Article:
February 2019 Newsletter: Design | Things to do in the Garden

Design and Re-Design:

If you want to create and plant your own landscape VerdeGo makes it easy! Our custom plant signage gives a wealth of information on plant size, lighting requirements and salt and deer tolerances. Our Garden Center staff can show you a variety of selections that will work in your area. Things to keep in mind for the do-it-yourselfer is to choose plants that will stay the appropriate size for your area, know the lighting for the area to be planted (sun, shade, morning sun, afternoon sun) and whether you have deer or salt issues to factor in.

VerdeGo’s Design Center also offers FULL SERVICE Landscape Design and Installation. Everything from landscape design and installation, paver patios, driveways and walks, stone and paver wall systems, landscape lighting, irrigation systems, custom pergolas, paver sealing and more! Simply stop by or call or office for an appointment with one of our Designers. Always a free estimate! For our St. Augustine customers- give us a call at our Bunnell location to set up an appointment. We provide all our services in St. Augustine despite our retail division no longer being there!

Things to do the Garden

Wait until the end of February/ early March before fertilizing your plants, palms and trees. We recommend Nurserymen SureGro slow release granular Palm Fertilizer 8-4-12, 6-8-10 for blooming trees and flowering plants. For those customers beachside use the 12-4-12 Nurserymen SureGro fertilizer. It is more adapted to high salt areas.


Deciduous trees (like elms and crape myrtles) and some shrubs may be pruned now with some exceptions such as azaleas, gardenias and hydrangeas and any other spring bloomers. Trim camellias only if they are done blooming. Reshape your hedges now as there will be a large flush of growth happening in another 3-4 weeks and you won’t have to look at twigs quite as long when they flush out.

Click here for a blog article on Pruning Tress & Shrubs

Trim Crape Myrtles toward the end of the month if necessary. Trim lightly to shape, remove crossing branches and suckers. Topping Crape Myrtles will not only shorten the life of the tree, create fewer flowers it will result in long, leggy weak growth that will bow over when flowering especially in heavy summer rains.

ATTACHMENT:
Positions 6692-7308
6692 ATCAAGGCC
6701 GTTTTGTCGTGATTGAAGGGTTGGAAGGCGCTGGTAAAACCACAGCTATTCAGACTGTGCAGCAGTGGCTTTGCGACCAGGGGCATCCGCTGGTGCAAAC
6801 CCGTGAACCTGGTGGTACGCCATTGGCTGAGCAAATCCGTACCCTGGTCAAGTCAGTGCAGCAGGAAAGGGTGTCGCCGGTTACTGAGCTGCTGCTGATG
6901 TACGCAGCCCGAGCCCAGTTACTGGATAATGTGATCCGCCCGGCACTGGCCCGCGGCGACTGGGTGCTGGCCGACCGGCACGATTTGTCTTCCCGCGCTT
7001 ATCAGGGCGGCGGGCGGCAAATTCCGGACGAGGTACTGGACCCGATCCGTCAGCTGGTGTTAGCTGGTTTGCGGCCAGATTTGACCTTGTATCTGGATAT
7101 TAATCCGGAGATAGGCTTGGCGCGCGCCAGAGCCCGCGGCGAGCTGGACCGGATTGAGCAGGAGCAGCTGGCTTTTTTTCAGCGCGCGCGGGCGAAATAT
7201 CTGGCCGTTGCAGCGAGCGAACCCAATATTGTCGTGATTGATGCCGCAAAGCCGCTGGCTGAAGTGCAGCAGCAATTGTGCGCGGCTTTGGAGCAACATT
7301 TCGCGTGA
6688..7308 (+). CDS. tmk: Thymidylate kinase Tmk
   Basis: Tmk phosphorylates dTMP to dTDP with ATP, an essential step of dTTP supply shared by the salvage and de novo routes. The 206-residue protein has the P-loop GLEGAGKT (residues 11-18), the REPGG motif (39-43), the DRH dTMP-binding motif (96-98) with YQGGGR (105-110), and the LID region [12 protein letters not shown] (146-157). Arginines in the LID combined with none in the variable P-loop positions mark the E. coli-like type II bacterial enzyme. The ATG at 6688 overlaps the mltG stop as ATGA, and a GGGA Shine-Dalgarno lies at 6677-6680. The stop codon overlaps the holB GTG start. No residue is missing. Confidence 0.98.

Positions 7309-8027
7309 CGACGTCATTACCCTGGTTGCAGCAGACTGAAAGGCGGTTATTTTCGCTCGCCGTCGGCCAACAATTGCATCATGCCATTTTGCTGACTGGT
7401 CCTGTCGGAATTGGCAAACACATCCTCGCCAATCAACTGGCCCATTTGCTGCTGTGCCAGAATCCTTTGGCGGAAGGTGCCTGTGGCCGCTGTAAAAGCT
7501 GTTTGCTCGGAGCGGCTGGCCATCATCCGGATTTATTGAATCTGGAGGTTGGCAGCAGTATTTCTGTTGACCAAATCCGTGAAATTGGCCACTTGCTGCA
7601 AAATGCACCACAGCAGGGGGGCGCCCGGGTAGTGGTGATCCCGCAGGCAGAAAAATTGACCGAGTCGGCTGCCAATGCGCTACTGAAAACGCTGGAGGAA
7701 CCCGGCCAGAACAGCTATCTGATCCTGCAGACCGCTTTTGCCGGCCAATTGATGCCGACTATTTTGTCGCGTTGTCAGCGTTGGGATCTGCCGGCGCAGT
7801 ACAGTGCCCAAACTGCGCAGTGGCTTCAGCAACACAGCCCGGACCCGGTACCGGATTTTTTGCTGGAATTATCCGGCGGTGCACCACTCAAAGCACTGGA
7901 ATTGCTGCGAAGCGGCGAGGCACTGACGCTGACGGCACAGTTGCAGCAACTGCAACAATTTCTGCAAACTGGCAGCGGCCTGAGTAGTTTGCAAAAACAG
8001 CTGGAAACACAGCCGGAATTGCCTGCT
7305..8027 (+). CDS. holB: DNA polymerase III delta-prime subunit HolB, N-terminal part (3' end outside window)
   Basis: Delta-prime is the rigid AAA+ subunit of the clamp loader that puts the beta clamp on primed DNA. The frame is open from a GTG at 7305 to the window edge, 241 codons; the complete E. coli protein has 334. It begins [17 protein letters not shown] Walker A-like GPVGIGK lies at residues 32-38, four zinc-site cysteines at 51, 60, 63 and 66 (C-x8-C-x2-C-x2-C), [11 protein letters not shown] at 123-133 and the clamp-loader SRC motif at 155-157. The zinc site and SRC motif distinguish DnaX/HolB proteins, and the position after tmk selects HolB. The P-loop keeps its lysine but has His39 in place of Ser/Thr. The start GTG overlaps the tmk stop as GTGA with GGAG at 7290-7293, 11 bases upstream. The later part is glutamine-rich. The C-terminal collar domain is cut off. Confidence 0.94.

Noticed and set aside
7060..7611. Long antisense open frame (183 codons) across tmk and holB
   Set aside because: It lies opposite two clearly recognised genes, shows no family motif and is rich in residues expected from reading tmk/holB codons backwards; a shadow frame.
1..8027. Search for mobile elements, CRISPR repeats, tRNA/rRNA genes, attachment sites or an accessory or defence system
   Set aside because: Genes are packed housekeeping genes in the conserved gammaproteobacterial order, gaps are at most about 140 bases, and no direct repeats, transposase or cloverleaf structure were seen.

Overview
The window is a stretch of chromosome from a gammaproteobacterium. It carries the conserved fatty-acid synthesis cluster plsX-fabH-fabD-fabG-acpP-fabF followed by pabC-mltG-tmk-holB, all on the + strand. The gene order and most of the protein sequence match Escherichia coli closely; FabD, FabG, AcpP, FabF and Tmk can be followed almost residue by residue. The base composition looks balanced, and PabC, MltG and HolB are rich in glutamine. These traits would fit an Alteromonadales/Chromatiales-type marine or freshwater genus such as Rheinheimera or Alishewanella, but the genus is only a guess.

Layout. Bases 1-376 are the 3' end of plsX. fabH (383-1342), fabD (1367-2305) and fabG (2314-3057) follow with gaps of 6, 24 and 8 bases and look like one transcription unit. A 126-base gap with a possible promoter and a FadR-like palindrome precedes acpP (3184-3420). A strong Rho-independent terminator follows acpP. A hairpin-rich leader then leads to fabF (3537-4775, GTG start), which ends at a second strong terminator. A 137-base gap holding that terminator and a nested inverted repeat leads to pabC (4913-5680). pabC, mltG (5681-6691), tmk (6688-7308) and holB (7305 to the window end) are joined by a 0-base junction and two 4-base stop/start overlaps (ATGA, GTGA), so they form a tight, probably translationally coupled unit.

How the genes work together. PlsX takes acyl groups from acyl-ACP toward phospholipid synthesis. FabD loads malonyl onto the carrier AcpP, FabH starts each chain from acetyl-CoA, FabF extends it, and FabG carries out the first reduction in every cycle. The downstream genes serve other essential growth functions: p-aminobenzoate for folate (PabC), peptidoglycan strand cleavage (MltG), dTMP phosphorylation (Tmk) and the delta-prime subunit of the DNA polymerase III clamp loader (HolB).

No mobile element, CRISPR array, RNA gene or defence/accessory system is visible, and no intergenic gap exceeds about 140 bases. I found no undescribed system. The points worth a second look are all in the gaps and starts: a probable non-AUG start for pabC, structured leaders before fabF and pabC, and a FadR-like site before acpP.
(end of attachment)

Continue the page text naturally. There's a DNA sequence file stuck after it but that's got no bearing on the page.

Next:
Click here for a blog article on Pruning Crape Myrtles

Pruning Citrus is not required however it can be done in late February or early March. Selectively prune the citrus tree- no shearing! Find a growth bud and make an angled cut just above it. Do not be afraid to keep the tree shorter to make picking easier.
Citrus is not completely cold hardy and young trees (under 5 years) should be protected whenever temperatures are below freezing. Cover the graft as well as the top of the tree. Water the tree well the day before to assist with moisture aspiration from the freeze. In addition, trees that have a large amount of fruit on them are less cold hardy as most of the nutrition goes into the fruit which makes the trees weaker.

As mentioned citrus trees are grafted with the top of the tree being the scion that are added to a variety of rootstocks. NEVER allow rootstock (below the graft) to grow! This will cause your tree to get taken over by the rootstock and you will no longer have an orange or grapefruit or whatever. If you are unsure if it is coming from the rootstock you can tell from the leaves- leaves on the main tree will be single whereas leaves on the rootstock are trifoliate (or three grouped together). If in doubt, ask us!

Citrus becoming ripe this month will be Temple Oranges, Dancy tangerines, Honey Murcott Tangerine, Minneola (Honeybell) Tangelo.


Plants are not the only things waking up after winter. Bugs are coming back so remember to continue to “scout” your yard. At least once every 10 days, wander around your yard and check the top, undersurface and stems of your plants. A small amount of bug damage can turn into an epidemic if left untreated too long. If you are in doubt about what is happening to your plants- bring us in a sample and we can guide you in the right direction.

• Check all your tools for rust and debris. Clean them up and sharpen if needed. Sanitize all pruners with rubbing alcohol or hydrogen peroxide prior to use and between trimming to prevent the spread of disease.
• Reapply 2” of mulch in areas that have become bare over the winter. New mulch not only freshens up the landscape it will help deter spring weeds and help with moisture control during the heat of the summer.
• Collect fallen leaves or pine needles from your lawn in sunny locations to prevent damage to the grass. In shady areas where the grass doesn’t grow- leaving the pine needles or leaves is not a problem.

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